This money went into healthcare, social spending to protect vulnerable people, a wage subsidy to support employers severely impacted by the pandemic, income relief payments for people who lost their jobs, and support for various impacted sectors.

Despite a second wave, New Zealand has won global praise for its overall handling of the pandemic.

Despite a second wave, New Zealand has won global praise for its overall handling of the pandemic.


Canada – 15 per cent

Canada’s economy has been slammed on two fronts – by the coronavirus pandemic, and the sharp decline in global oil prices.

The Trudeau government has announced around $CAD317 billion in relief measures – amounting to 15 per cent of the country’s GDP.

This included $CAD212 billion in direct aid to households and firms, $CAD85 billion in liquidity support through tax deferrals, and $CAD20 billion to the health system to support increased COVID testing, vaccine development, medical supplies and greater support for Indigenous communities.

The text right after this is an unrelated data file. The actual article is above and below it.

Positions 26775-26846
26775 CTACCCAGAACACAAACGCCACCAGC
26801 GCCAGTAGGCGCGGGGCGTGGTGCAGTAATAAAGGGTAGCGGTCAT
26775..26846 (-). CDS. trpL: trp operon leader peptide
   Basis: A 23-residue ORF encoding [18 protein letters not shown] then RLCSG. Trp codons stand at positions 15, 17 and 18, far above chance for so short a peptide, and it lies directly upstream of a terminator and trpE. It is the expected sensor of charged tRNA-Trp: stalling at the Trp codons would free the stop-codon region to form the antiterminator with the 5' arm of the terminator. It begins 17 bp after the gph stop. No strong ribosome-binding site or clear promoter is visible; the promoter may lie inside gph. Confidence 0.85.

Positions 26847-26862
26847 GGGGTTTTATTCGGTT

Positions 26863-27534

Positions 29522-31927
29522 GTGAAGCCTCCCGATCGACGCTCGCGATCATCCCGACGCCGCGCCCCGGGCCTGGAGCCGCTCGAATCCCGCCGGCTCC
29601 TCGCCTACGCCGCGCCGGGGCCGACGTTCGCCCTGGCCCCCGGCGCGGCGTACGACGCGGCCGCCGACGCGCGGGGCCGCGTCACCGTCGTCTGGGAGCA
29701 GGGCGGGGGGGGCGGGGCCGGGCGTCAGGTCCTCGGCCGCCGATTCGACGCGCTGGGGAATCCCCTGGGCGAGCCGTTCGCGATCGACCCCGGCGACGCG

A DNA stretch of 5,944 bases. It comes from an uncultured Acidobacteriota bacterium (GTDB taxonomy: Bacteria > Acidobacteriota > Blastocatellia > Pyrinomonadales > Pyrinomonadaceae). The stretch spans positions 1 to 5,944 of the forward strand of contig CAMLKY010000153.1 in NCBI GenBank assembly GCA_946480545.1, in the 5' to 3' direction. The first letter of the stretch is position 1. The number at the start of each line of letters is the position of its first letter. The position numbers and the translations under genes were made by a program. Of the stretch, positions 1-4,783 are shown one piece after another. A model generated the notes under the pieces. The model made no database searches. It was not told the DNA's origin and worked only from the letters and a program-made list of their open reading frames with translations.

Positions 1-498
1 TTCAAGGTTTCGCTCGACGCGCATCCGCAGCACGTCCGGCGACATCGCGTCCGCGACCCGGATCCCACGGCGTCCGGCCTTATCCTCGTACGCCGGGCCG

The Trudeau government announced COVID relief measures equating to around 15 per cent of Canada's GDP.

The Trudeau government announced COVID relief measures equating to around 15 per cent of Canada’s GDP.


United States – 13 per cent

The United States confirmed its first case of COVID-19 in January, and currently has the highest number of cases and deaths in the world.

The US has committed to the largest rescue package in raw numbers of any country.

These include a $US44 billion for extra unemployment benefits and student loan payment deferrals: the $US483 billion Paycheck Protection Program and Health Care Enhancement Act; an estimated $US2.3 trillion for the Coronavirus Aid, Relief and Economy Security Act (“CARES act”), $US192 billion for the Families First Coronavirus Response Act, and $US8.3 billion for the Coronavirus Preparedness and Response Supplemental Appropriations Act.

This roughly equates to 13 per cent of the US’s GDP.

The United States spent the most money on coronavirus relief measures, but not as a proportion of GDP.

The United States spent the most money on coronavirus relief measures, but not as a proportion of GDP.